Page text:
Every year around this time questions about the foliage abound. Everyone wants to know if the foliage is going to be any good and when it will peak.

The term “peak” just means that all the leaves have changed color, but if you wait for peak you’ll often miss some of the more vibrant early-changing leaves, so I find foliage viewing best when the amount of leaves having turned is between 50 percent and 80 percent.

Fall colors along the Maine Turnpike south of Portland on Friday. Dave Epstein

While the leaves will change each autumn, individual falls are different in terms of how the colors will appear.

It’s a delicate balance between having enough moisture during the summer months to keep the leaves healthy and not too much heat or too much cold as we head through the fall.

A hard freeze is horrible for the foliage as it freezes the leaves. Windy conditions can also strip the leaves much earlier than they would otherwise naturally fall to the ground.

This year the short-term problem with the foliage is the recent warmth. From Portland to Burlington, Vermont, and down to the Boston area this is been the warmest three-week period in fall ever recorded. Since records go back to about 1872 we can assume that all this warm weather is having an effect on the foliage.

This comes on the heels of one of the warmest Septembers on record. The main trigger for changing leaves is the decreasing light, but cool nights and mild days are ideal for bringing the color on slowly and most vibrantly.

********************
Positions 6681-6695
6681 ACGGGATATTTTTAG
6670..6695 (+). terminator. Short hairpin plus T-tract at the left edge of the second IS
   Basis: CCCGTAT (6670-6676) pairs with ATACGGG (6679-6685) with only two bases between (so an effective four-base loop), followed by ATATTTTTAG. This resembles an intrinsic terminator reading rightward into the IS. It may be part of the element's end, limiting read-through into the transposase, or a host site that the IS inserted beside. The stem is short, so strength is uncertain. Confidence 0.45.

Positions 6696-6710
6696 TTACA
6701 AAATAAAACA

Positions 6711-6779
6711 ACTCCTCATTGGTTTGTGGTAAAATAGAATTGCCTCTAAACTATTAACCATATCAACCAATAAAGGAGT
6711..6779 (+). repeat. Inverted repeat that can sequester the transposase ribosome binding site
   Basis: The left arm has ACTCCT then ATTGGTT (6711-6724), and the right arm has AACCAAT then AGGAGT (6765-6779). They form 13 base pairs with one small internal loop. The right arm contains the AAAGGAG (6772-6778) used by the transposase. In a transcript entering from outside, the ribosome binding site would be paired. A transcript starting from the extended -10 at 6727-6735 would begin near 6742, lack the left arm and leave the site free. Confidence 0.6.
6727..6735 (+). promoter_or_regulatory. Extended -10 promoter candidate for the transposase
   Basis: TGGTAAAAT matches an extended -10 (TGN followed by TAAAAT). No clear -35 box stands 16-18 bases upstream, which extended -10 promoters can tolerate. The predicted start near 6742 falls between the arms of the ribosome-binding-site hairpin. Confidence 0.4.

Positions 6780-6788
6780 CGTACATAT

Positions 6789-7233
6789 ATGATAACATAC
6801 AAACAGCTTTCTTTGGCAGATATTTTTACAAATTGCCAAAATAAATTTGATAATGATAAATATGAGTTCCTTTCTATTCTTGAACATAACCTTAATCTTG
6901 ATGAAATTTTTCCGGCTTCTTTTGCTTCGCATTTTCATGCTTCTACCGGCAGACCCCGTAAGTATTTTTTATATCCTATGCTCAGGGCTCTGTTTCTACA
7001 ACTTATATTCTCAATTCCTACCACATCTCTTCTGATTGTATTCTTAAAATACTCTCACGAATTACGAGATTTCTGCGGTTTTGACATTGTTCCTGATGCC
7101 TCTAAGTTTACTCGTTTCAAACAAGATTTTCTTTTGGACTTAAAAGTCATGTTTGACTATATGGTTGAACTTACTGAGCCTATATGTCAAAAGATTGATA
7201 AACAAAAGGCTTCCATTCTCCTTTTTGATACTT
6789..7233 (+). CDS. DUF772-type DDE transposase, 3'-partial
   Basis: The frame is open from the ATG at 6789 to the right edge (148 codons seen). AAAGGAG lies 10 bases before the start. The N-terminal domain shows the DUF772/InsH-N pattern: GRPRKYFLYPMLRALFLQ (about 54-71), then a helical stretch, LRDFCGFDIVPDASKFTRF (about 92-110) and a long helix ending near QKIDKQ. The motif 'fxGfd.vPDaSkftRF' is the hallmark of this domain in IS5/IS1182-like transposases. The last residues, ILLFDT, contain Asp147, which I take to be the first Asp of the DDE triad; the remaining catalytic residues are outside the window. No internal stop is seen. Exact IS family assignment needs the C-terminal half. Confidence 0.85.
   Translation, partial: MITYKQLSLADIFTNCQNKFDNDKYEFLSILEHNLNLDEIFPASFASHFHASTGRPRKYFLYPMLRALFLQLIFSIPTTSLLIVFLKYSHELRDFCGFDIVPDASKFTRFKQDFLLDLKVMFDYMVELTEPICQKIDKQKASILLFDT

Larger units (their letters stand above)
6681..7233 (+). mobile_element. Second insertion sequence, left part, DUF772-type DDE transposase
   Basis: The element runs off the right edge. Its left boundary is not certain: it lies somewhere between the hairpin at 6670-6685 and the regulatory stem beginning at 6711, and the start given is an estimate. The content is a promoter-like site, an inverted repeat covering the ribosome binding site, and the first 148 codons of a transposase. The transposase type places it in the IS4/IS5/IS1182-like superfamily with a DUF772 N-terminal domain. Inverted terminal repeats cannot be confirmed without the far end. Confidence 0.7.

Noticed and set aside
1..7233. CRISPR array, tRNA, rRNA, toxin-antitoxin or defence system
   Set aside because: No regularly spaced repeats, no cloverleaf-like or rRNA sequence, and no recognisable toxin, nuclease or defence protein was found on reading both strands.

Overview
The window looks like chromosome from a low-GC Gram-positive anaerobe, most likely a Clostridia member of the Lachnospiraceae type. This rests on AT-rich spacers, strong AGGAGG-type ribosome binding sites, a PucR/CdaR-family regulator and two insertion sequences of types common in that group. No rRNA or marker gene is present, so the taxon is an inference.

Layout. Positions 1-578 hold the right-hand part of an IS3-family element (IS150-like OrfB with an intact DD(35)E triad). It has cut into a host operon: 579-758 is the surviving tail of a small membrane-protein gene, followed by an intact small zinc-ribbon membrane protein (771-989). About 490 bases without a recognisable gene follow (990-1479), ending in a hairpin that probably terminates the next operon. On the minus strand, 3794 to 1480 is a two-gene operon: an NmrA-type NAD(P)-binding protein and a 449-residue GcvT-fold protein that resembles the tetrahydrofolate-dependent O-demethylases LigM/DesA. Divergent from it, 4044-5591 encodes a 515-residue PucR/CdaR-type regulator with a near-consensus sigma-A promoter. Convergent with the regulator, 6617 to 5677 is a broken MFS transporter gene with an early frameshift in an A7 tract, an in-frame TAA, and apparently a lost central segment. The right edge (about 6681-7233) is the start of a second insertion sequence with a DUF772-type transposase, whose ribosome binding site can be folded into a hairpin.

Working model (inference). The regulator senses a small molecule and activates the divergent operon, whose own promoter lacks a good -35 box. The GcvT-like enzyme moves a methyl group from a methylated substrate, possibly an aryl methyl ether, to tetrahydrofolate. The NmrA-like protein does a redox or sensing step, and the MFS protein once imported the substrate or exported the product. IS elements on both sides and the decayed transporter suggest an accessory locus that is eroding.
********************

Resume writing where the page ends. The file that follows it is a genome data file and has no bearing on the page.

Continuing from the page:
When temperatures are as warm as recent weeks it does slow down the rate of change and can mute the colors a little bit, at least in the beginning of the season. In the long run, I still expect this to be a great year for foliage viewing.

The Northeast experienced a very warm September. Climatic Data Center

Sometimes I think we over-analyze the changing leaves. The fact is, you’re going to find pockets of great color anytime between late September and late October somewhere across New England.

 Certain years are notably better than others, but the leaves always change color. The worst years are actually very cool, wet years where fungus can really affect the quality of the leaves.

The best color is over western Maine this weekend. Foliage Network

Although the warm weather has slowed things down a little bit, you will be treated to some very vibrant colors over the next few weeks. The one thing you probably won’t be able to do is wear those big sweaters or heavy sweatshirts while looking at the foliage, because the pattern continues to be a warm one.

Over the past month, nearly every weekend we’ve had temperatures nearly 1o to 15 degrees above average at some point. This will continue through Columbus Day weekend and even the weekend after.

The overall pattern continues very warm for much of the next two weeks. NOAA

The changing colors of the hardwood forest is one of Mother Nature’s finest displays and we are fortunate to be able to witness it each year no matter what the weather.

Follow Dave Epstein on Twitter @growingwisdom